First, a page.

Clients initiate authorization by opening the authorization_endpoint URL in a web browser, with the following additional query parameters:

  • client_id

    The client id as returned in the registration.

  • redirect_uri

    One of the redirect uris registered by the client. This MUST be identical to the registered URI. The one exception to this is if a URI with the prefix "http://127.0.0.1/" or "http://::1/" was registered, in which case the matching URI MUST also include an arbitrary port.

    For example, if "http://127.0.0.1/redirect" was registered, then the client could send "http://127.0.0.1:49152/redirect" as the redirect_uri for authorization.

  • response_type

    This MUST be "code".

  • scope

    A space delimited set of scopes the client would like access to. This MUST be a subset of the scopes registered for the client.

  • code_challenge

    A PKCE code challenge as per [RFC7636], using SHA 256. To generate a challenge, first generate a code_verifier: a high-entropy cryptographic random STRING using the unreserved characters [A-Z] / [a-z] / [0-9] / "-" / "." / "_" / "~" from Section 2.3 of [RFC3986], with a minimum length of 43 characters and a maximum length of 128 characters.

    The code_challenge is then BASE64URL-ENCODE(SHA256(ASCII(code_verifier)))

  • code_challenge_method

    This MUST be "S256".

  • resource

    The URL for the initial resource endpoint (as returned in the autodiscover) you wish to access after successful authorization. For example, "https://api.example.com/jmap/session". If you wish to use multiple protocols, the client MUST include multiple "resource" query parameters: one for each endpoint. The server MUST verify that all requested endpoints are permitted locations to send access tokens to (i.e., they are the real endpoints resource associated with this authentication server), in order to prevent mix up attacks.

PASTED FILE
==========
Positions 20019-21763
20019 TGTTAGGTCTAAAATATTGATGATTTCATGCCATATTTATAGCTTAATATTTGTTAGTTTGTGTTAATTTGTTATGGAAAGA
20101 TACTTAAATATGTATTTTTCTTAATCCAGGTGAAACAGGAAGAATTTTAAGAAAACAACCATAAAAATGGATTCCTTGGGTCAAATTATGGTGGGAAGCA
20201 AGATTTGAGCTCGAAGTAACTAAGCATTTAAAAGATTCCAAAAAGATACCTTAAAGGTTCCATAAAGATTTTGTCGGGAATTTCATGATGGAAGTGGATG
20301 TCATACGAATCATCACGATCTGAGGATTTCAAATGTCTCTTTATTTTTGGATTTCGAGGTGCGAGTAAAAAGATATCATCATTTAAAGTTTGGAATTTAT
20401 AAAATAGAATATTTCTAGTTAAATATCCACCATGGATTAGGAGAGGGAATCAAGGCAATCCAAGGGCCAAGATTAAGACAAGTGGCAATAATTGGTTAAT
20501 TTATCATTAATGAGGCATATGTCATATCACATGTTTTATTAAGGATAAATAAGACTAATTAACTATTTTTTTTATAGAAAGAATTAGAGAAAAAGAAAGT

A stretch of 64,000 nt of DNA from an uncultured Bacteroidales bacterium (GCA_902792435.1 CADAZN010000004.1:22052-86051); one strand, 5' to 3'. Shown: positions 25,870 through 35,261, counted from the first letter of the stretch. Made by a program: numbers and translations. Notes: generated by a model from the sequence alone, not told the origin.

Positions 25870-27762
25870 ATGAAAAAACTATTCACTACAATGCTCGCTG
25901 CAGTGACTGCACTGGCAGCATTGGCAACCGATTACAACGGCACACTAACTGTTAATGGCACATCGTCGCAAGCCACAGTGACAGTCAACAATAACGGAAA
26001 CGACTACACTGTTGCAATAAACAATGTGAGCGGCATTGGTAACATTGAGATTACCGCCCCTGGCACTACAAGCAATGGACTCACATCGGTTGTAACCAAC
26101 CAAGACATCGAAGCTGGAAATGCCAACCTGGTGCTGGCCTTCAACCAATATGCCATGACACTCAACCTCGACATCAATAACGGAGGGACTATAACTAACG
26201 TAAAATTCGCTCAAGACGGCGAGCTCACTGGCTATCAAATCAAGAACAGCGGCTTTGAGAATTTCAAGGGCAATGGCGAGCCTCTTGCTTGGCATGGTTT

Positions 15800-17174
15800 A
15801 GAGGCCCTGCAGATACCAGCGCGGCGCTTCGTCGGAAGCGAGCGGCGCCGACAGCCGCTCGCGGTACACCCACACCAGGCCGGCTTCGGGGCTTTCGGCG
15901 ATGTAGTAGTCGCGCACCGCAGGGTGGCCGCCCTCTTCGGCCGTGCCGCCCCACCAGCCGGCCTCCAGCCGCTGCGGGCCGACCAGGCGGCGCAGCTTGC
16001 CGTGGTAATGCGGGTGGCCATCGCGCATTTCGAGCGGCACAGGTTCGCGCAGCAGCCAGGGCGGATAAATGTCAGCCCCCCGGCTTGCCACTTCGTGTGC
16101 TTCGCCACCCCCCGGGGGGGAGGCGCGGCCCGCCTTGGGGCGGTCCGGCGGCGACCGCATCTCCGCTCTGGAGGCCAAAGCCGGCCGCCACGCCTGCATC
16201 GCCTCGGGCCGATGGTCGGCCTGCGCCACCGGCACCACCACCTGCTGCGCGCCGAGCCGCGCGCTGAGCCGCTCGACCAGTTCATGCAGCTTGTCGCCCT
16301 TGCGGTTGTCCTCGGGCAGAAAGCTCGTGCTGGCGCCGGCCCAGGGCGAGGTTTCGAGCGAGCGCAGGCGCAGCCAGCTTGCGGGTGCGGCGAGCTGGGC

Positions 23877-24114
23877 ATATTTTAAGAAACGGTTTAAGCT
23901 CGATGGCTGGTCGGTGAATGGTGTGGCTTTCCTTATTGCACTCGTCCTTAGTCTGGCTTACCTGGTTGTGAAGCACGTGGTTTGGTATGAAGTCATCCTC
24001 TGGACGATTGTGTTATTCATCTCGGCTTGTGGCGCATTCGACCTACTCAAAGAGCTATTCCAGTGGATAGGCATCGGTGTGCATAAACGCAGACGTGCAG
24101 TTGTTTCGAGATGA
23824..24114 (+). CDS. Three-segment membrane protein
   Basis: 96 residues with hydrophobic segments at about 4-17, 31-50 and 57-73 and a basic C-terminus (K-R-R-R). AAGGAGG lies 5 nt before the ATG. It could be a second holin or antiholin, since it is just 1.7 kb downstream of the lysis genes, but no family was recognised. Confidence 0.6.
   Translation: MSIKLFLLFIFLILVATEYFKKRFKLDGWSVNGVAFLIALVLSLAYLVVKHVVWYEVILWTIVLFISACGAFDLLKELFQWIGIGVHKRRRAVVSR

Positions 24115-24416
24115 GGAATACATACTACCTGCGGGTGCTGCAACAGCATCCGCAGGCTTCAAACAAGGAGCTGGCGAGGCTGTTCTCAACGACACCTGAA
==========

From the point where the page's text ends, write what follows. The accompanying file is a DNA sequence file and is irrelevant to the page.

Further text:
• state

    An opaque value used by the client to verify that an authorization response is due to a request that the client initiated. The authorization server will include this value when redirecting the user-agent back to the client. Clients MUST generate a state with a unique, unguessable random string when initiating an authorization request.

  • login_hint (optional)

    The email address the user originally asked to log in with. The server can prefill this in a login form. Note, the user may choose to log in with a different address.

The authorization server MUST verify all required parameters, and that they conform to the restrictions in this document. Other URL parameters MAY be supplied but will be ignored.

If verified, the authorization server will authenticate the user and ask them if they wish to grant authorization to the client. If successful, the client will receive a response via the redirect_uri, which will include the following query parameters:

  • code

    The authorization code. This may be exchanged for the refresh token. This code MUST have a limited expiry, which MUST be at least 10 minutes from authorization. It MUST NOT be used again once the client has successfully exchanged it for a refresh token. Doing so may cause the server to detect it as stolen and revoke all associated tokens.

  • state